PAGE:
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According to recommendations by the North American Securities Administrations Association, those looking to invest in gold should consider the following before investing:
Multiple ways to invest in gold: Investors can put money into actual gold, gold-related market investments (i.e. mutual funds and exchange-traded funds), futures and gold mining companies.
Mutual funds containing gold: Although several mutual funds have gold in their names, you will not find any with more than 10 percent of assets invested in the metal itself. That is because mutual funds by law must earn 90 percent of their income from securities, and commodities, like metals, are not securities.
Stock in gold mining companies: Purchasing stock in a gold mining company is more volatile than purchasing physical gold because of the risks associated in discovering and mining the metal. Mining companies’ profits are leveraged to the price of gold, meaning that if the price of gold rises by a certain amount, earnings should jump by a greater percentage. If, however, the price of gold were to decline, investors should expect to see mining companies’ profits decline in similar fashion. Also be aware of “shell” mining companies, in which a company represents that it is in the gold mining industry when actually it exists solely to raise investor funds for fraudulent purposes.
Gold as an exchange-traded product: An investor purchases a share in a trust, and the shares represent ownership in physical bars of gold. Each share claims ownership of a small portion of actual gold. These trusts may have hidden costs that dilute the holder’s interest in gold. Investors having an investment in a gold Exchange Traded Fund (ETF) may be subject to higher rates of taxation than other types of mutual funds. They should therefore review the prospectus and consult with a tax accountant on this issue
Buying gold online: As with any online transaction, be sure you go through a reputable dealer. When researching bullion dealers, you must exercise due diligence because no dealers are authorized or affiliated with the U.S. Mint.
Gold CDs: These CDs can be as illusory as "fool’s gold". Gold CDs differ from traditional CDs because they are tied to the price of gold. Many banks seduce investors with promises of a share in the rising value of gold. If however the commodity decreases in value, the investor gets only the principal back, and the interest rate may vary significantly from that of a regular fixed-rate CD. Be aware that each CD has its own formula to calculate interest rates and its own set of rules for when the investor can sell the CD prior to the maturity date.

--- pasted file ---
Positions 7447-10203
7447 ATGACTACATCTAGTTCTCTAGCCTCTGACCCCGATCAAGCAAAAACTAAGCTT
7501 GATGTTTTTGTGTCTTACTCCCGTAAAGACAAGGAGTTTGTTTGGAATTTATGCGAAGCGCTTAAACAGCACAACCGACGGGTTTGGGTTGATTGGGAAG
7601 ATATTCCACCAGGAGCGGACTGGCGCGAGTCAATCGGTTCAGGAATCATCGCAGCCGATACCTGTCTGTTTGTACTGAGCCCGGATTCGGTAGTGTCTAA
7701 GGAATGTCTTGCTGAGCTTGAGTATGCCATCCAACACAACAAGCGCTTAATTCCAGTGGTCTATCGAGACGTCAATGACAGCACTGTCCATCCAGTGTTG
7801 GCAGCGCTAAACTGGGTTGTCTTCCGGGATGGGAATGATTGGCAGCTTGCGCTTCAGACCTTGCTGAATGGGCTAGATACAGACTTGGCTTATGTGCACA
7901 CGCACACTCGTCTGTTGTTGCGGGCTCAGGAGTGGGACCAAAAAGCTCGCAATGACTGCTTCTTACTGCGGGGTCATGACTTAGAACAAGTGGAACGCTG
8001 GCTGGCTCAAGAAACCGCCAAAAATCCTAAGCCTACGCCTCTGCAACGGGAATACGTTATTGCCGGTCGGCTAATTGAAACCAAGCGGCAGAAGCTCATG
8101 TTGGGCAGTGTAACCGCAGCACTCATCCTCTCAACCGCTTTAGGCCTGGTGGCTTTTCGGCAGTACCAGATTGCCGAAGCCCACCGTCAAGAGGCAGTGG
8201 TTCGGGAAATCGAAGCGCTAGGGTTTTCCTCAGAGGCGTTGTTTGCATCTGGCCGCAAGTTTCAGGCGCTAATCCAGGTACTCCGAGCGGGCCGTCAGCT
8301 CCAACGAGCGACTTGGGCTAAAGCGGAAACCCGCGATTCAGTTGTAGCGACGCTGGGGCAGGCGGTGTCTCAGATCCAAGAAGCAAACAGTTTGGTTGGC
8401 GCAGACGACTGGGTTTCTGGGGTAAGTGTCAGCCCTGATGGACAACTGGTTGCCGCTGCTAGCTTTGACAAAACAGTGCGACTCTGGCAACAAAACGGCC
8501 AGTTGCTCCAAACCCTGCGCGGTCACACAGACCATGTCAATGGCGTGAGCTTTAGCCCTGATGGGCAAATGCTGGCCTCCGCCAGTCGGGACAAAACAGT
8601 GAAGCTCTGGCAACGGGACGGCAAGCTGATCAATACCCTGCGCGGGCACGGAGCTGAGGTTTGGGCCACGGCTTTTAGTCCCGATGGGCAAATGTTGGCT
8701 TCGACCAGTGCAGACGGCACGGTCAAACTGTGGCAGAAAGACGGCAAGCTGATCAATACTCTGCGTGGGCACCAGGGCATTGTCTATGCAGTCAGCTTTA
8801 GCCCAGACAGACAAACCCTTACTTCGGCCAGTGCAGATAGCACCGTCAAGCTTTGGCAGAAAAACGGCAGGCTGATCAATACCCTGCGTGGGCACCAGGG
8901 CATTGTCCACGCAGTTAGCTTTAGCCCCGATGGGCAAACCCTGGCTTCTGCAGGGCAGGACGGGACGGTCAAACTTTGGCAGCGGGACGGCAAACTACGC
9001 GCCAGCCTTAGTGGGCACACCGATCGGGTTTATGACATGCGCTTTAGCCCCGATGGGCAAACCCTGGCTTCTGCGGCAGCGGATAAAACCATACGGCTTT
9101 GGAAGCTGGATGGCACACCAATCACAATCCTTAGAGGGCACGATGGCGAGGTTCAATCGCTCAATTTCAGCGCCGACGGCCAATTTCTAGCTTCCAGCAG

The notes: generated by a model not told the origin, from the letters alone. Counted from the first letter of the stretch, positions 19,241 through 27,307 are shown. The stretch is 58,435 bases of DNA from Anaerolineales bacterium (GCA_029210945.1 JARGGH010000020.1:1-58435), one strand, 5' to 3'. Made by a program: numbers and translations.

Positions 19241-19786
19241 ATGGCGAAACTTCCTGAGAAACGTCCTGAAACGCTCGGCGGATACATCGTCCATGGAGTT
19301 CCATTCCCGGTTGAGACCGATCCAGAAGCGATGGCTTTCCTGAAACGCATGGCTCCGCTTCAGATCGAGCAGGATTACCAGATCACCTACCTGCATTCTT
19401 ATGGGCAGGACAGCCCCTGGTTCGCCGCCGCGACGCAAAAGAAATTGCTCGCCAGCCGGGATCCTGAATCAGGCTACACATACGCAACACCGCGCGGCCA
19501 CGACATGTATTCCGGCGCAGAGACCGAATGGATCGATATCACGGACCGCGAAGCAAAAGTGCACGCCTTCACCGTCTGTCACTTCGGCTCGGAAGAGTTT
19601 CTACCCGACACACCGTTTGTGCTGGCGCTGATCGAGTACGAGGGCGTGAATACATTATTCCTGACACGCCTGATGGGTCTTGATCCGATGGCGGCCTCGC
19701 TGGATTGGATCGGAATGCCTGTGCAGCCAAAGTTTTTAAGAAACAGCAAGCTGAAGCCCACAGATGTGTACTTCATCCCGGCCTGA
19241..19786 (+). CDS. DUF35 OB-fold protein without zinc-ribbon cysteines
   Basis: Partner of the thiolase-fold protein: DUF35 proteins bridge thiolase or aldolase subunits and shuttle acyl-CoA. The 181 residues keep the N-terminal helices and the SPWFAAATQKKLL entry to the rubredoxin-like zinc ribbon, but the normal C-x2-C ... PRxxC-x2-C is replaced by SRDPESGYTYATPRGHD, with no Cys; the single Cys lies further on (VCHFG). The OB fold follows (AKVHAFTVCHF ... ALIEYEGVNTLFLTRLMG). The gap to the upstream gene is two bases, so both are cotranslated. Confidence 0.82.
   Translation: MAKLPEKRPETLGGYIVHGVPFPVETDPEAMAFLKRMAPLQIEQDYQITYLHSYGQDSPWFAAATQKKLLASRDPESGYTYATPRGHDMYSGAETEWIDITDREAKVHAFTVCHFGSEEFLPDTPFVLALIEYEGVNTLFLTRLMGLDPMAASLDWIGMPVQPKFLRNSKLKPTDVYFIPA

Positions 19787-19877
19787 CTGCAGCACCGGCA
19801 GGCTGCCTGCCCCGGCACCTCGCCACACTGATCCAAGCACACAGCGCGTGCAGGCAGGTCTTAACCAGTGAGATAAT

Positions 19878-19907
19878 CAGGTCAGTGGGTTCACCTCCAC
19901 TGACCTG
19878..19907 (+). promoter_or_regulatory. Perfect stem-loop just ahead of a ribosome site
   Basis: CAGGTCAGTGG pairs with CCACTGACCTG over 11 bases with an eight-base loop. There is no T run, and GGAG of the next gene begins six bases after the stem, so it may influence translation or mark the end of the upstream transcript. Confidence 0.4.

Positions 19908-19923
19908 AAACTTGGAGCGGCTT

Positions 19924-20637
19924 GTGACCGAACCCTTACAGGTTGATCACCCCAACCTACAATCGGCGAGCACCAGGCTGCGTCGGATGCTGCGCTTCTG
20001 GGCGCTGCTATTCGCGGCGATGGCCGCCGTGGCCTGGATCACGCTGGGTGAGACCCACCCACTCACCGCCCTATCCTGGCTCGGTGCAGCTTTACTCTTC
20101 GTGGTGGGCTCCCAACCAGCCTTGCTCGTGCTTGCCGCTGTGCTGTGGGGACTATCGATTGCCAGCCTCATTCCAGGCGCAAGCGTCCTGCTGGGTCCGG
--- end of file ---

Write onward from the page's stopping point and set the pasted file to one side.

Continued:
It is a myth to say that gold is a safe investment: An investment in gold is not foolproof. An investor needs to know his or her investment objectives. Gold may not provide long-term investment returns. Gold is a commodity, and, like other commodities, its price can fluctuate dramatically.
Don’t catch "Gold Fever": Gold attracts a crowd of promoters who would like to take investors’ money. Beware of "exploration" companies. Some may offer official-looking geological surveys or financial statements, when in reality there is little or no current production, just an appetite for new money.
Beware of Gold Investment Scams:
Scenario #1: A seller who offers to sell actual gold bullion and then retain the investor’s gold in a "secure" vault, and later promises to sell the gold for the investor as it gains in value. In many instances, the gold does not exist.
Scenario #2: A company encourages investors to cash out of their poor-performing investments to purchase gold. The investor ultimately ends up with a large bag of gold-colored coins with no monetary value. Remember, if you are advised to cash out investments and roll funds into a different type of investment, make sure the person advising this is licensed by your state securities regulator.
Precious metal IRAs: Individual Retirement Accounts (IRAs) make it possible for investors to buy gold with funds they already have. Gold must be insured and physically shipped before going into storage. Metal must be physically stored through an approved depository, meaning investors cannot keep coins in a closet.